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A same sex penguin couple have welcomed the pitter-patter of penguin feet following the recent hatching of their first chick.
The female Gentoo penguin couple, who have been together for five years, adopted the egg after the Sea Life London's expert team decided that they would make fantastic parents.
The egg, which was one of two born to its birth mother, was moved to relieve her of the pressure of raising two chicks. Both Marama and Rocky have taken quickly to their new roles as parents and adore their tiny bundle of fluff.
The adoptive parents built the biggest nest out of the colony and each perform nest shifts giving the other the chance to swim and feed.
Marama is the older of the pair and is naturally being more protective of the chick, whilst Rocky, who has always been free spirited and inquisitive, is keen to teach it everything it needs to know about life as a penguin.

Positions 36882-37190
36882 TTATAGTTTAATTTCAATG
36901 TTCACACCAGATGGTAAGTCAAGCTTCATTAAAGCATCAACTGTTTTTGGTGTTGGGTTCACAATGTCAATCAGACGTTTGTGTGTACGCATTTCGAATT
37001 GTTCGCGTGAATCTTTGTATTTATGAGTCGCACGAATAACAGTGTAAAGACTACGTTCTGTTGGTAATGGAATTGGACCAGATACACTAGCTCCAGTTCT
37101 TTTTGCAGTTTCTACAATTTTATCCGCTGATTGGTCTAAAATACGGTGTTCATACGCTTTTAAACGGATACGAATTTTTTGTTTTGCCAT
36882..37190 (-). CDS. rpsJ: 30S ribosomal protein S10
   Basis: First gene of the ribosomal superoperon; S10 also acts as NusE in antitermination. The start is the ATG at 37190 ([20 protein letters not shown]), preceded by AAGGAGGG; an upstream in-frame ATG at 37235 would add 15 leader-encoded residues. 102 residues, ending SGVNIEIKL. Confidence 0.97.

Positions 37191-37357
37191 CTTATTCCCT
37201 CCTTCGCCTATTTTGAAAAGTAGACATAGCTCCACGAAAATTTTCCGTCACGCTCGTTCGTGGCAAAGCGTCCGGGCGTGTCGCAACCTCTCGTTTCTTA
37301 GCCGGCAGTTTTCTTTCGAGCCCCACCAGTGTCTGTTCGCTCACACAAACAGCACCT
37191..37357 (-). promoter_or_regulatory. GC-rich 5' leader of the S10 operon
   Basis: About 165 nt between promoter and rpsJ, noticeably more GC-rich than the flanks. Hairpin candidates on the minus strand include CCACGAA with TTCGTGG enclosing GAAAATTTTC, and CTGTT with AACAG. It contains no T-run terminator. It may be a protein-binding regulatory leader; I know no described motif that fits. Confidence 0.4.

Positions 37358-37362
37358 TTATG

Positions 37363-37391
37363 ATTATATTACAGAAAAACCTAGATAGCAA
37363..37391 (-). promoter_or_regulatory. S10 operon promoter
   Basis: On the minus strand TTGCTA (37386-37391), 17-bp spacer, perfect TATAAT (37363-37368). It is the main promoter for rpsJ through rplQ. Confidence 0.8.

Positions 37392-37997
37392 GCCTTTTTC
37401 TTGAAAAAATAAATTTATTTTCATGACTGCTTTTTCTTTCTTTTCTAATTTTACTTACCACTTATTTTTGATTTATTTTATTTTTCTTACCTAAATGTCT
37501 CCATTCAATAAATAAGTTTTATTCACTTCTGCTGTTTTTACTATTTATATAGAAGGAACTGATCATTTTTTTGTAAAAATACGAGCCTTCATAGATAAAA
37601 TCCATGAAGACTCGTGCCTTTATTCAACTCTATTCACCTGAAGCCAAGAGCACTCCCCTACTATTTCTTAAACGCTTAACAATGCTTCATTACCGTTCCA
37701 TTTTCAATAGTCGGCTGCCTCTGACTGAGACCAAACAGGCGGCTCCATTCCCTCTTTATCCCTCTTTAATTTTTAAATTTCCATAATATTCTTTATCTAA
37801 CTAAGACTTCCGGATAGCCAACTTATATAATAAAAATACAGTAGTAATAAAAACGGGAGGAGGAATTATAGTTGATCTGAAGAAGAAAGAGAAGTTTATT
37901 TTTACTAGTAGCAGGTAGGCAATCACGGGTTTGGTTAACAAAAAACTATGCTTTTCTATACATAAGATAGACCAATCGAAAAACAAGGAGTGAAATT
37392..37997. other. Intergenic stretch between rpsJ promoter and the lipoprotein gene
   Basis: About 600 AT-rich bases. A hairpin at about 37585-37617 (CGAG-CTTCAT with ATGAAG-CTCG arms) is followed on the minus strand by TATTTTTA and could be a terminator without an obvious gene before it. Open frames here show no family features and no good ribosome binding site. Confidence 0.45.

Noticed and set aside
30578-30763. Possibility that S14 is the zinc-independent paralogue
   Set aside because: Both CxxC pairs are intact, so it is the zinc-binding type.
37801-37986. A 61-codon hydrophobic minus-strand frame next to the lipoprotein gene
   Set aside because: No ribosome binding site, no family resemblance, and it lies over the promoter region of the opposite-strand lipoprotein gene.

Graham McGrath, general manager at Sea Life London, said: "Marama and Rocky have taken to becoming parents like ducks to water; or should I say penguins.
"Caring for a newborn is tough for anyone, from the sleepless nights to the constant feeding, yet this wonderful pair of penguin parents are completely unflappable and seem to be taking it all in their stride.
"We can't wait to see the chick grow and develop under Marama and Rocky's careful and nurturing guidance over the coming weeks and months. And we're incredibly proud to see the continued success of our Gentoo breeding programme here at the Sea Life London aquarium."
Same sex couples are not uncommon in the animal kingdom, particularly amongst penguins found within larger colonies. Marama and Rocky have an incredibly strong bond and exhibit pairing behaviour all year round such as bowing to each other.
The Gentoo penguin chick is the second to be born at Sea Life London this year, as part of its conservation programme.
As a result of climate change affecting Gentoo penguins feeding and nesting habits in their natural environment, Gentoo penguins have near-threatened status in the IUCN Red List of Threatened Species so the birds at Sea Life London play a critical role in marine conservation.
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